The Manhattan Institute last year commissioned polls in a number of states on public attitudes regarding government workers. One of the questions dealt directly with an issue the Michigan Legislature will face during a one-day session scheduled for Aug. 15: closing the school pension system to new employees, and instead giving them generous 401(k) contributions.
Here’s what 400 Michigan voters were asked about the issue in a poll conducted by Douglas E. Schoen, LLC between Aug. 29 and Sept. 5, 2011, and what they thought:
Do you favor or oppose moving all new public employees from a defined benefit plan to a defined contribution plan?
TOTAL FAVOR: 51 percent
TOTAL OPPOSE: 36 percent
Strongly favor: 30 percent
Somewhat favor: 20 percent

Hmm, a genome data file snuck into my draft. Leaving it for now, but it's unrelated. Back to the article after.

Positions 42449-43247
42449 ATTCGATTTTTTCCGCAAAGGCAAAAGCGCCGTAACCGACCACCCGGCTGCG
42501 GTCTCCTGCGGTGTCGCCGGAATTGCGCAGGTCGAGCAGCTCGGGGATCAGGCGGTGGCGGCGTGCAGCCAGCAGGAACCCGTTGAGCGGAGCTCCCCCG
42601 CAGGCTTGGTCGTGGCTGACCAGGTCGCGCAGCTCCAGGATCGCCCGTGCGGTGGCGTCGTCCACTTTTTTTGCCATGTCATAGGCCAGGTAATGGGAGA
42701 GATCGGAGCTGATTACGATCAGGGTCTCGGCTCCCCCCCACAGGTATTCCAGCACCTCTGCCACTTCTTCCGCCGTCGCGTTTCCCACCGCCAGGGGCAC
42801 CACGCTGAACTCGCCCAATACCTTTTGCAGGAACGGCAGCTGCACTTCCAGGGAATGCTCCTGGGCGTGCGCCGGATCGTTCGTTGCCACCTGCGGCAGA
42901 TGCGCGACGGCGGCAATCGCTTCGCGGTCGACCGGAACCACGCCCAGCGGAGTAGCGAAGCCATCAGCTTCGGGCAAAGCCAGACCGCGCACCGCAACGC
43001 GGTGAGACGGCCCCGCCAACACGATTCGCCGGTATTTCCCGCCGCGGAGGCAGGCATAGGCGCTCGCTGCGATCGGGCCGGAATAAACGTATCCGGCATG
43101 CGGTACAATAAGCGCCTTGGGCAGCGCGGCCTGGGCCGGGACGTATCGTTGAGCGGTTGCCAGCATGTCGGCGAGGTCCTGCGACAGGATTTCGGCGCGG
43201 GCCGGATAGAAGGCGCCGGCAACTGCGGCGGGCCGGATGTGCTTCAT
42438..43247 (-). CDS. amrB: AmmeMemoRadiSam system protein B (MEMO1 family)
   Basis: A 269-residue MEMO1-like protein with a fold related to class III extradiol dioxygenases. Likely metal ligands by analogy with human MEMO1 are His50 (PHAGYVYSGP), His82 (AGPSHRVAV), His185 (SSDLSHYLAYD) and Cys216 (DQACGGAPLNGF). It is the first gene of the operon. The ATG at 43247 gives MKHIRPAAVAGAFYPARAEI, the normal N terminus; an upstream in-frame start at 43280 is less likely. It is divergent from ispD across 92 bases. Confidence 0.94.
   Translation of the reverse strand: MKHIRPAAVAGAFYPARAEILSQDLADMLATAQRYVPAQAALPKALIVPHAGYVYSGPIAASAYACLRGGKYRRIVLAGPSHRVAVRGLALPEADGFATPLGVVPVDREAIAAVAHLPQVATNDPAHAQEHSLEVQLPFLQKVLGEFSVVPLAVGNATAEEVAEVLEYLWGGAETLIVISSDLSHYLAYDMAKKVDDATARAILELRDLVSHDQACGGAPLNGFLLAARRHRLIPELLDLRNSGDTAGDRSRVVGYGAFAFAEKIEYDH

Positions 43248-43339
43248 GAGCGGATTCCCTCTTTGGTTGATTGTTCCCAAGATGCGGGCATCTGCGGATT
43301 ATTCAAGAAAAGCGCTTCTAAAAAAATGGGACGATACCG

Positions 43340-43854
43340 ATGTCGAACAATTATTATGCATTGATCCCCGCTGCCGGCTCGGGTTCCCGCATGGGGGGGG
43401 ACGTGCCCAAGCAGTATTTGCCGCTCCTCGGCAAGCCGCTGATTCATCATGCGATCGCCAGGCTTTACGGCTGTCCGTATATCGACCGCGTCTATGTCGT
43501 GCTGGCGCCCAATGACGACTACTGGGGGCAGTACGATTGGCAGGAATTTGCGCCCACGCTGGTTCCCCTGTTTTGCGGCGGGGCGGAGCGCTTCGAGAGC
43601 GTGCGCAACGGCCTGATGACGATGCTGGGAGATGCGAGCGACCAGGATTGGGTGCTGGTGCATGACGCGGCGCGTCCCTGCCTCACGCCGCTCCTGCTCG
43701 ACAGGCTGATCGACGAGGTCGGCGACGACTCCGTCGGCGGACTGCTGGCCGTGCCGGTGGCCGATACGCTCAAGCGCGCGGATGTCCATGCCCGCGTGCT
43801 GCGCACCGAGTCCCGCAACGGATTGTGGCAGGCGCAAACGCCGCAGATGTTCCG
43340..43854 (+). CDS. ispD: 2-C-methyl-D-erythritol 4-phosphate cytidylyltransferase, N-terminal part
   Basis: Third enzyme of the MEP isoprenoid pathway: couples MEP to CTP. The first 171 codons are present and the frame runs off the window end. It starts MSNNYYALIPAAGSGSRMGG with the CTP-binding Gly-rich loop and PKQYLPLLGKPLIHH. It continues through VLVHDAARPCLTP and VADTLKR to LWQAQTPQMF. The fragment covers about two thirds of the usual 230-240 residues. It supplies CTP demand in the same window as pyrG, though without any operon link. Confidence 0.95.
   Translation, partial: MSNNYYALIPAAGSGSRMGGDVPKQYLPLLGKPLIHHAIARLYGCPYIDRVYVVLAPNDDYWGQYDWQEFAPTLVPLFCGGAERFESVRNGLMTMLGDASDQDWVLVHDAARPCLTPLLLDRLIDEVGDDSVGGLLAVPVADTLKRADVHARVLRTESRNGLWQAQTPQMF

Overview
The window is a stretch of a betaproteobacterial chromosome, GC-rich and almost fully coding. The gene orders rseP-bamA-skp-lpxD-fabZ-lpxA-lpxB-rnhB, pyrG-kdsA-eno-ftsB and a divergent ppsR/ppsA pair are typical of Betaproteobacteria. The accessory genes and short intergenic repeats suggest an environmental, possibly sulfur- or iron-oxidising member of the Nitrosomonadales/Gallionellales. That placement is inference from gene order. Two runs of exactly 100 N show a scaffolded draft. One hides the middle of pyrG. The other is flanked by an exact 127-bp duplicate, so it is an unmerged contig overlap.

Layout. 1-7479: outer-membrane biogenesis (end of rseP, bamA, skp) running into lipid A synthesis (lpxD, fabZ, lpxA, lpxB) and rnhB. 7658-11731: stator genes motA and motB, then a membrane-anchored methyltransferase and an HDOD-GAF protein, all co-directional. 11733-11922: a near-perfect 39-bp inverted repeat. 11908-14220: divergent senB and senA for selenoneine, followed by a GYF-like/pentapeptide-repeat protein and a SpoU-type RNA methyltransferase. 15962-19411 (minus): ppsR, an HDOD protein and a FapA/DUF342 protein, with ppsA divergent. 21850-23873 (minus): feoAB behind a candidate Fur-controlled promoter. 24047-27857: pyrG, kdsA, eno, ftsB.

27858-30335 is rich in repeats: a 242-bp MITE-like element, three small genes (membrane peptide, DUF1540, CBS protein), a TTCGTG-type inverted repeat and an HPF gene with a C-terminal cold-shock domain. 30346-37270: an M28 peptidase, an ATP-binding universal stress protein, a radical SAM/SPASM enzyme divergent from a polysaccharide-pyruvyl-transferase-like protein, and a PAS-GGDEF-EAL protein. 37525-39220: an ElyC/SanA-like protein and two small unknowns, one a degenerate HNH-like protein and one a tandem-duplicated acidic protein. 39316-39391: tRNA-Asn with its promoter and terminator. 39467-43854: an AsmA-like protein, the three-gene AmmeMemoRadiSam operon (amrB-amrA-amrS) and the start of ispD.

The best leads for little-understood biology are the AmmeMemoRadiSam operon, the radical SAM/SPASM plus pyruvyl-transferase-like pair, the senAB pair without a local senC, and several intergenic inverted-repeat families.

Strongly oppose: 19 percent
Somewhat oppose: 17 percent
Not sure: 13 percent
The Michigan Senate has already voted for a bill to do what the majority in this poll supported — to close the “defined-benefit” school pension system to new employees (Who Voted "Yes" and Who Voted "No"). The Michigan House has voted instead to keep enrolling new school employees into a somewhat less generous defined-benefit pension system (Who Voted "Yes" and Who Voted "No")
Michigan taxpayers are currently on the hook for $27.8 billion in unfunded school and state government employee pension liabilities, an amount that increased $6.1 billion in just the last year and $12.7 billion in two years. Under the Senate-passed pension reform bill, no new long-term taxpayer liabilities would be created when new school employees are hired. Under the House-passed version, every new hire creates new long-term taxpayer liabilities. Based on the state’s record of chronic pension underfunding, the likelihood is high that these, too, will eventually become unfunded liabilities.